Should You Buy, Sell, Or Hold Microsoft (MSFT)

It’s been a strong start to the year for the mega-cap tech space, and Microsoft (MSFT) has been no exception, up 36% year-to-date, and working on its seventh consecutive quarterly gain in a row. The significant outperformance vs. the S&P-500 has been driven by…

Microsoft’s impressive earnings growth, and consistent double-digit revenue growth rates.

This impressive growth is what’s allowed Microsoft to command one of the highest price to sales ratios among its peers, currently trading at close to 12x. While the stock is beginning to a little expensive here, history would suggest that the stock could get much more expensive if we’re in the latter stages of a long-term bull market where valuations tend to get very frothy.

Therefore, while I wouldn’t be chasing the stock above $216.00, there could be additional upside here medium-term.

Microsoft released its fiscal Q4 2020 results last month and reported a blow-out quarter, with quarterly revenue up 13% year-over-year, driven by continued strength from Azure, and a surprise contribution from Xbox, where sales soared 65% year-over-year.

This massive acceleration in a non-core business and continued dominant positions in cloud computing allowed the company to grow relatively in line with its already robust trailing-twelve-month revenue growth rate of 14%.

Meanwhile, the significant repurchase of $5.1 billion in stock in Q2 alone should help to bolster annual earnings per share growth, as the share count continues to shrink. Let’s take a look at the company’s earnings trend below.

As we can see from the chart below, Microsoft has seen a powerful earnings trend since FY2016, which marked an earnings breakout for the stock. Since that time, annual earnings per share [EPS] has grown rapidly, with a compound annual EPS growth rate of 19.8% over the four years.

Amazingly, this trend in higher highs for annual EPS is not expected to slow, with FY2021 estimates sitting at $6.45, and FY2020 estimates sitting at $7.35. While a minor deceleration from the 21% growth reported in FY2020, these are still incredible growth rates for a company of Microsoft’s size.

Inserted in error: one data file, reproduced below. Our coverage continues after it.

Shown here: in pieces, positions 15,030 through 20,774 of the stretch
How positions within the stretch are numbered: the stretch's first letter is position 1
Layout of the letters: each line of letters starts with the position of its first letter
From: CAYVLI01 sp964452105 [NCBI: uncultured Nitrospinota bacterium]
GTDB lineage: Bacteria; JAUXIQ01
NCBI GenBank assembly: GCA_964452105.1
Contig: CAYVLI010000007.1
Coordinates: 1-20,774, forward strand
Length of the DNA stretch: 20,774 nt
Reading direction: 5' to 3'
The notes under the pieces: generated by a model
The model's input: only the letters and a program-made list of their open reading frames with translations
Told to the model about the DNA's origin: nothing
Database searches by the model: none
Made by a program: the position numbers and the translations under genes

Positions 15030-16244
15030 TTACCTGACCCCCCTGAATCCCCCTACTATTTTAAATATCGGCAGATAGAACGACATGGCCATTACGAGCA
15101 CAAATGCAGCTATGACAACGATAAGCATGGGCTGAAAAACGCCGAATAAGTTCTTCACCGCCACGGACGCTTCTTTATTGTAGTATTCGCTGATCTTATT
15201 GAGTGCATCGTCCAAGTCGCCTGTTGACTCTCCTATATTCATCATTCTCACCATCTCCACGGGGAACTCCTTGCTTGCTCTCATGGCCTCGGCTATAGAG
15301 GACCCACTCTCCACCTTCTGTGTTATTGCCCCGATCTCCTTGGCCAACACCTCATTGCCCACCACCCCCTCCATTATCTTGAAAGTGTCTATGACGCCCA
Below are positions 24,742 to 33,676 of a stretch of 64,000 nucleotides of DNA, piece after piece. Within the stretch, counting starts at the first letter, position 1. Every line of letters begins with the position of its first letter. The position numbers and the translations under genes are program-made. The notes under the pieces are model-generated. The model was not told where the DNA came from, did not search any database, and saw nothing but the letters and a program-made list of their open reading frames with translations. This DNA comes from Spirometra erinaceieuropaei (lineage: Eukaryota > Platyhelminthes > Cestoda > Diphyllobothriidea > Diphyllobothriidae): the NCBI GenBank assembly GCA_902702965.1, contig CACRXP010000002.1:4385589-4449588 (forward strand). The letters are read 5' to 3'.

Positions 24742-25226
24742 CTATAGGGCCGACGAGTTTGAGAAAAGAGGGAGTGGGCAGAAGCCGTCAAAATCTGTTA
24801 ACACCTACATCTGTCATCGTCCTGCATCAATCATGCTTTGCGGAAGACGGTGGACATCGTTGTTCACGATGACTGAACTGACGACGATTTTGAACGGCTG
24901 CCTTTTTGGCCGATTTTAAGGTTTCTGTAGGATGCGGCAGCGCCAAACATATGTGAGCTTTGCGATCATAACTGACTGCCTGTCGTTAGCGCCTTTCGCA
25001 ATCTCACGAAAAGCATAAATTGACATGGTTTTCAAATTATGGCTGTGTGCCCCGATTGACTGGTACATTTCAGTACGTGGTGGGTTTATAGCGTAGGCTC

Assuming the company meets analyst estimates, annual EPS would grow by approximately 28% over the next two years ($7.35 vs. $5.76). Typically, the best-performing stocks in the market are small to large caps growing annual EPS by a minimum of 17% year-over-year, or mega caps growing at 10% or more consistently.

Therefore, Microsoft fits in the latter category, and until this growth rate slows to a crawl in the single-digit range, there’s no reason to think the stock can’t go higher long-term.

If we look at quarterly revenues, we’re seeing a similar trend, with new highs each year as Microsoft’s products remain a staple, while cloud grows at a rapid pace, with $50 billion in revenue for the segment in FY2020.

Fiscal Q4 revenues hit a new all-time high of $38 billion, and Q1 2021 estimates are sitting at $36.0 billion, which would translate to 9% growth year-over-year. While this is a minor deceleration from the trailing-twelve-month revenue growth rate, which is closer to 14%, I don’t see this as material.

This is because the Q2 2021 estimates forecast 11% growth, so Microsoft should have no trouble maintaining its double-digit growth rate through FY2021. To maintain confidence in the above annual EPS estimates of $6.45 for FY2021, investors will want to…

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